It is the middle of the summer. You have probably already greeted many new and returning campers and have enjoyed some of the fun that camp offers. You have also probably discovered or rediscovered how much hard work it takes to be a good camp counselor! Like getting campers to clean up, help put equipment away, work together, wait their turn, ask for help, or any number of other things that kids typically don’t find fun.

Indeed, when I visit a camp in the summer I often hear from counselors how frustrated they are that some kids don’t pitch in or make their beds or help with any form of cleanup. I have even heard some counselors refer to campers as “spoiled,” “lazy,” or “self-centered.” While most of you truly enjoy your campers and create positive and important relationships with them, I understand how frustrating it can be when they resist doing the things you need to get them to do. So I would like to offer you a new way of thinking about campers and about child behavior in general.

Like the rest of us, campers come to camp with habits they have formed — or ones they haven’t yet had the chance to form — well before they ever stepped foot into camp. For example, would you really expect that if most of your campers have never made their beds or gathered their dirty laundry at home that those habits would somehow magically appear just because they are now living in a cabin or a group with you?

I think of children as either having a lack of good habits or a few bad habits, usually through no fault of their own. If we think about camper behavior in terms of cultivating habits, it allows us to see kids as having greater potential than if we simply write them off as spoiled or lazy. Rather than labeling kids, it is far more constructive to think about them as having the potential to develop better habits to replace some of those they come to camp with. Thinking this way puts some of the responsibility for creating those new habits on us. If we are serious about wanting to cultivate new habits in kids or extinguish old ones that are counterproductive, we need to ask ourselves whether it would be more productive and effective to yell, shame, or express frustration with campers or to encourage and invite them, praise their emerging success, and support their efforts. Once you realize that you have a lot to do with the habits children develop, you come to understand an essential truth about changing behavior: If we want to cultivate new habits in someone else, we may need to cultivate some new habits in ourselves to make that happen.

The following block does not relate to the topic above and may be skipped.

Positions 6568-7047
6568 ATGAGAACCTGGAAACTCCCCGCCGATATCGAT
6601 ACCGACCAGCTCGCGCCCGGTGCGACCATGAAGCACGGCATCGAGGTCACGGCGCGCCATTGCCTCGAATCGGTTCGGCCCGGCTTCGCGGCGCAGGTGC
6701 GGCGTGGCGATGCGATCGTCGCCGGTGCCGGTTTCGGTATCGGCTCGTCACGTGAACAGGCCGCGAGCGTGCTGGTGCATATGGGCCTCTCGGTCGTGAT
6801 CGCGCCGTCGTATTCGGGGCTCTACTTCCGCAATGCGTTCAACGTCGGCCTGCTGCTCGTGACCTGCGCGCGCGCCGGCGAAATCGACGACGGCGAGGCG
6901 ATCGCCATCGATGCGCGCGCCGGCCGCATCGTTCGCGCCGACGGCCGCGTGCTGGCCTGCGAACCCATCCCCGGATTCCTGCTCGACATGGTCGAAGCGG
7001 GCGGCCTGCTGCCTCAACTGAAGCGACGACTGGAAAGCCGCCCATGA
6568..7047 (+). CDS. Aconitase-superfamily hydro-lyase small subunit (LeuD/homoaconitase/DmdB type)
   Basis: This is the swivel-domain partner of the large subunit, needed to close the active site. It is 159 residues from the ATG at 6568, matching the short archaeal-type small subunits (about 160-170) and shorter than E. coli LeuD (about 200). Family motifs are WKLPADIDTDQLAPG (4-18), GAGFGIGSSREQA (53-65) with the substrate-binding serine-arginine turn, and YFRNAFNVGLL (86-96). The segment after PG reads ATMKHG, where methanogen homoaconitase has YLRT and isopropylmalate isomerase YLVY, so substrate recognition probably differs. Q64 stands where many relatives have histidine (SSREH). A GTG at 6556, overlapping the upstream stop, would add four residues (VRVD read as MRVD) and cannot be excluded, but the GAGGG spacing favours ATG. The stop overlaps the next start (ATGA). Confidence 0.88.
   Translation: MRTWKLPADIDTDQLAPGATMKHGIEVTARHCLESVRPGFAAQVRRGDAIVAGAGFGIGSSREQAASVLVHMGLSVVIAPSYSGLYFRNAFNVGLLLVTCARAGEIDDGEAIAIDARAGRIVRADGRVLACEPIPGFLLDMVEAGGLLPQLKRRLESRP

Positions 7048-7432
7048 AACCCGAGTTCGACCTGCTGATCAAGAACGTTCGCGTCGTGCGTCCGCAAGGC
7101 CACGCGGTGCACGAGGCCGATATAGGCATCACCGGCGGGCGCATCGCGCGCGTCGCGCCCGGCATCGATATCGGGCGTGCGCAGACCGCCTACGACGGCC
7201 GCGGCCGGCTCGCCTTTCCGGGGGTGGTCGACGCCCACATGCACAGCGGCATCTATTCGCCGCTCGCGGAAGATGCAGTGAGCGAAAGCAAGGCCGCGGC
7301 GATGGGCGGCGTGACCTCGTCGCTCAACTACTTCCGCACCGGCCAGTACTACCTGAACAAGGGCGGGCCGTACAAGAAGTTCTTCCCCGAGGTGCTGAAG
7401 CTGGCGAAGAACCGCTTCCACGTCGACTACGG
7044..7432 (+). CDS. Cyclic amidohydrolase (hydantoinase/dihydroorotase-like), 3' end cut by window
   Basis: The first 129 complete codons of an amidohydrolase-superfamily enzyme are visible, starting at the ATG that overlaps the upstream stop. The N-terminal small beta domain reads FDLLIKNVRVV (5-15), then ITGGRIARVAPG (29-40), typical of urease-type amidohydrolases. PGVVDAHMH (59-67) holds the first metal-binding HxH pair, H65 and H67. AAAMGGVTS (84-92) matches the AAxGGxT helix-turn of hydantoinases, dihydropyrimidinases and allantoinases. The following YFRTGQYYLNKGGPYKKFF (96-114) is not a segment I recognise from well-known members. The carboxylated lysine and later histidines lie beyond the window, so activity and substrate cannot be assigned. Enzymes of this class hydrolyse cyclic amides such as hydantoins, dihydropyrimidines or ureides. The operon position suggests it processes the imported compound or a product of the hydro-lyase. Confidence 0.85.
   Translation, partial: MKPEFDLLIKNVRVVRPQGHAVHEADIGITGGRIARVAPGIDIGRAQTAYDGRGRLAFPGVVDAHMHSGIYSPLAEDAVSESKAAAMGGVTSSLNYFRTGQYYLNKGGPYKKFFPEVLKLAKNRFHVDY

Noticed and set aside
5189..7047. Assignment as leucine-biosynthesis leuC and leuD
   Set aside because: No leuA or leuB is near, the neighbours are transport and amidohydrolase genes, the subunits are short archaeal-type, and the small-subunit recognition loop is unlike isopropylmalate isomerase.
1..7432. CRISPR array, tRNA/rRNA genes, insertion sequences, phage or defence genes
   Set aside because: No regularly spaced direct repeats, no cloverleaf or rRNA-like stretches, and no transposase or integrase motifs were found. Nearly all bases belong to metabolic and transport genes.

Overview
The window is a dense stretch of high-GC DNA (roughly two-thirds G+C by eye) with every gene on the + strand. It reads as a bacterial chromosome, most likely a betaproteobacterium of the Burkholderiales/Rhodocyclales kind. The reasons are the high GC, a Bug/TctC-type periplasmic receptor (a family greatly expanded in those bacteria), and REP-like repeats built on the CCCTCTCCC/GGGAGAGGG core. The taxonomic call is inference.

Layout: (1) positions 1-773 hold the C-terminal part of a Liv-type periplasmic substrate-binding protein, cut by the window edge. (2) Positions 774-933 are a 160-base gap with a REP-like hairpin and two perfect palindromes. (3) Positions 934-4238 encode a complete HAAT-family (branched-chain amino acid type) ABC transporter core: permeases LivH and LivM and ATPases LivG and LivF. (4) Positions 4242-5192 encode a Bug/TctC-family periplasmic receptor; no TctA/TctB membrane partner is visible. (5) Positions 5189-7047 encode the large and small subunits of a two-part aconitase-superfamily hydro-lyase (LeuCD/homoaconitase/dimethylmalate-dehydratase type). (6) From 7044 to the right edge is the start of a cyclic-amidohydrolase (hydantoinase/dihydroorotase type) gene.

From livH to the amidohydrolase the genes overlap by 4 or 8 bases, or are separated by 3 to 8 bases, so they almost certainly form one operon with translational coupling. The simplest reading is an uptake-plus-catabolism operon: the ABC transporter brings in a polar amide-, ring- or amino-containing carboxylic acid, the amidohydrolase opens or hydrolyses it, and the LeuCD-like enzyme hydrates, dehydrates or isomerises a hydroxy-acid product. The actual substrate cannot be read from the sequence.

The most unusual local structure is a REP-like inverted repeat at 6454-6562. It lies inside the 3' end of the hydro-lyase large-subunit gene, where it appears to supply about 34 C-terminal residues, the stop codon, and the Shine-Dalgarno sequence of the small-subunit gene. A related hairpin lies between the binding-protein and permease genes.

The truth is, we cultivate good habits in campers at camp all the time. At gymnastics, the coaches cultivate good habits on the balance beam, the horse, the parallel bars, and mats. At swimming, the instructors cultivate new breathing habits, strokes, and kicks. At the climbing tower or ropes course, the counselors cultivate good safety habits, like tying into harnesses or billet lines, or clearly calling out climbing commands. Indeed, most camps take great pride in the safety habits they so effectively and intentionally cultivate in campers during all the activities in which those campers participate — archery, swimming, horseback riding, woodworking, pottery, and sports to name just a few. I am suggesting that we think of self-care, friendship, and group living in the same way.